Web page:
How will Indiana County’s primary election ballots remind you of pop singer Taylor Swift?
Blank Space, that’s how.
It’s municipal election year in the political cycle, when voters get to select county row officers, borough council members, township supervisors, constables, auditors and some mayors where there may be midterm vacancies.
With the 4 p.m. Tuesday deadline passed for candidates to declare their intentions to get their names on the ballots for the May 21 Republican and Democratic primaries, county officials have unveiled the fields for hundreds of offices up for election this year.
In 11 of the county’s 38 boroughs, townships and home rule municipalities, not a soul has stepped forward to sit in governance of their communities.
School board races are a completely different matter, because few seats have drawn no candidates. In most school districts, the number of candidates equals the number of seats up for election, and in many there’s outright competition, meaning that some candidates may be left out of the running when November comes around.
But for folks in Armagh, Buffington Township, Clymer, Creekside, Ernest, Glen Campbell, Marion Center, Pine Township, Plumville, Shelocta and Smicksburg, there are no candidates to check on either the Democratic or Republican ballots.
Republicans have forsaken the seats available in Burrell Township, Green Township, Montgomery Township, West Wheatfield Township and Young Township.
Democrats have shunned opportunities for local election in Canoe Township, Cherryhill Township, Cherry Tree Borough, Conemaugh Township, East Mahoning Township, East Wheatfield Township, North Mahoning Township, Rayne Township, Washington Township and West Mahoning Township.
With the fields of competition set, in terms of candidates who filed conventional nominating petitions, some races have become noteworthy with some questions answered and new questions arising.
• Indiana County board of commissioners: Along with the candidates who published their campaign announcements, Dan Wilson, of White Township, has joined the five-person field seeking two nominations on the Republican ballot. Bob Colgan, Robin Gorman, Mike Keith and Maria Jack previously announced their bids to replace retiring commissioners Michael Baker and Rodney Ruddock.
Incumbent Sherene Hess and challenger Donald Lancaster are alone on the Democratic side with an open path to the November general election.
• Indiana County district attorney: Announced candidates Democrat Patrick Dougherty, the current D.A., and Republican Robert Manzi are alone on their ballots. The true competition will come in the fall general election campaign.
• Indiana County sheriff: Current Sheriff Robert Fyock and retired state trooper Bradley Overdorff will have a race on the Republican side in the spring, while Democrat Louis Sacco has a clear path to the November race.
• Indiana County board of auditors: Brian J. Croft has surfaced as a candidate for the Democratic nomination along with James Smith, who published an announcement earlier. Four Republicans who publicized their campaigns — Bonni Dunlap, Donna Cupp, Laura Herrington and Emily Losier — are in the spring race.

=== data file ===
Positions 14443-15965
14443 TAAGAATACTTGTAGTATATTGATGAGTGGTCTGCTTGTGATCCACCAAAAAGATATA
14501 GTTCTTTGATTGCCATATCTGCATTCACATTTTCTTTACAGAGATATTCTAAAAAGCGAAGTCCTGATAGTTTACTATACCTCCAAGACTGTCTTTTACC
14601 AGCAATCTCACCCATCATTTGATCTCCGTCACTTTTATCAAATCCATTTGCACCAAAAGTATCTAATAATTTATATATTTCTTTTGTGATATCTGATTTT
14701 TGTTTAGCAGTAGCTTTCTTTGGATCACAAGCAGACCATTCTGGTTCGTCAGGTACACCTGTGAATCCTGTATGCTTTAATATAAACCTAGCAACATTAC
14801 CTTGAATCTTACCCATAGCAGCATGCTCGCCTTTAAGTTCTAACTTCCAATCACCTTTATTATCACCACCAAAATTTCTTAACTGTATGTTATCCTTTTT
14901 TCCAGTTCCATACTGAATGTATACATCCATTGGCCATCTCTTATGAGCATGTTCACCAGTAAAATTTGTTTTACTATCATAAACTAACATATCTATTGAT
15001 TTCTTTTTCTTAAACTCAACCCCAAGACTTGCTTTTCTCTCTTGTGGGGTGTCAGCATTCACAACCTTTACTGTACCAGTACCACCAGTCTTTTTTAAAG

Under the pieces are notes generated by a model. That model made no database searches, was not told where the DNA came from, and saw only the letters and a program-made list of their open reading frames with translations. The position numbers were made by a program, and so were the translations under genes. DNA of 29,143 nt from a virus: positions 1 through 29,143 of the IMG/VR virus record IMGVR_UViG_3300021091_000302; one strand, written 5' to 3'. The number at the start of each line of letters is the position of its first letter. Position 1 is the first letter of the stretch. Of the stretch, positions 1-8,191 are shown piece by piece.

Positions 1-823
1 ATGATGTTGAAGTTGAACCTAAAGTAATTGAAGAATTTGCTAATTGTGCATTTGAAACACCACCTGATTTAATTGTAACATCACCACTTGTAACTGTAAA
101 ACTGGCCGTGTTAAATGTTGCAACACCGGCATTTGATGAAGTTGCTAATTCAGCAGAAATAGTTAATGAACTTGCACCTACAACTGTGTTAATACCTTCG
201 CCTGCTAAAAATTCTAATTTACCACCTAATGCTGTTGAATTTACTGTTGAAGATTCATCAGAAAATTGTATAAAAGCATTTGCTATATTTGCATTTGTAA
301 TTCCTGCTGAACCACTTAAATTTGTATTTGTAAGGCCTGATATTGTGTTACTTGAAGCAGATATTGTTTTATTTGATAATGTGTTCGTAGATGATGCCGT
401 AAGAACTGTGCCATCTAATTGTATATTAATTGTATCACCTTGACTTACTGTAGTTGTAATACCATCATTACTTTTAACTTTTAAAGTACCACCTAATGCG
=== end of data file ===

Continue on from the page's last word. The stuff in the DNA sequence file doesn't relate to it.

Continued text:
• Indiana County prothonotary and clerk of courts: No Democrat has chosen to challenge Republican Randy Degenkolb, who appears poised for re-election in the fall.
• Indiana Area School District: With five seats available this year, voters on only the Democratic side will have choices. But current board members John Barbor and Douglas Steve won’t be among them. Neither has filed for re-election.
Cinda Brode and Tamie Blank have cross-filed for both parties’ nominations and Jessica Maniccia Smith has filed as a Democratic candidate.
• Indiana Borough: In a community that a generation ago was governed by 11 Republicans and one Democrat on the borough council, the GOP is a ghost of its former influence on local governance.
Incumbent Kaycee Newell is the only Republican who has filed for any of the seven seats up for election this year. Democrats, meanwhile, have six candidates in the primary races.
• Homer-Center School District: The race here is crowded on both ballots as six candidates have cross-filed in a race for five seats.
Daniel Fabin, Gerald Bertig and Fred Hayes have filed for re-election, but Logan Dellafiora and Justin Smyers will not appear on the ballot. But both successfully campaigned and won election as write-in candidates in 2015.
Challengers from Homer City and Center Township include Michael Schmidt, Leigh Heidenthal, Christa Pontani Palmer and Joe Iezzi Jr. on both ballots, and Sean R. Hankey on the Republican side.
• Center Township board of supervisors: Incumbent Democrat John Bertolino faces three challengers in the primary: Matthew Housholder, Tony Peroli and David Dies. The winner will face Carl George, the lone candidate for the Republican nomination, in November.
As in any election, the assumption of victory is never assured, pending the efforts of candidates who may independently file nominating papers rather than petitions to get their names on the ballots, and write-in candidates who rely on extensive campaigning and word of mouth late in the race to make an impact on the voting.
Complete lists of candidates appearing on the ballot will be published prior to the election in the Gazette.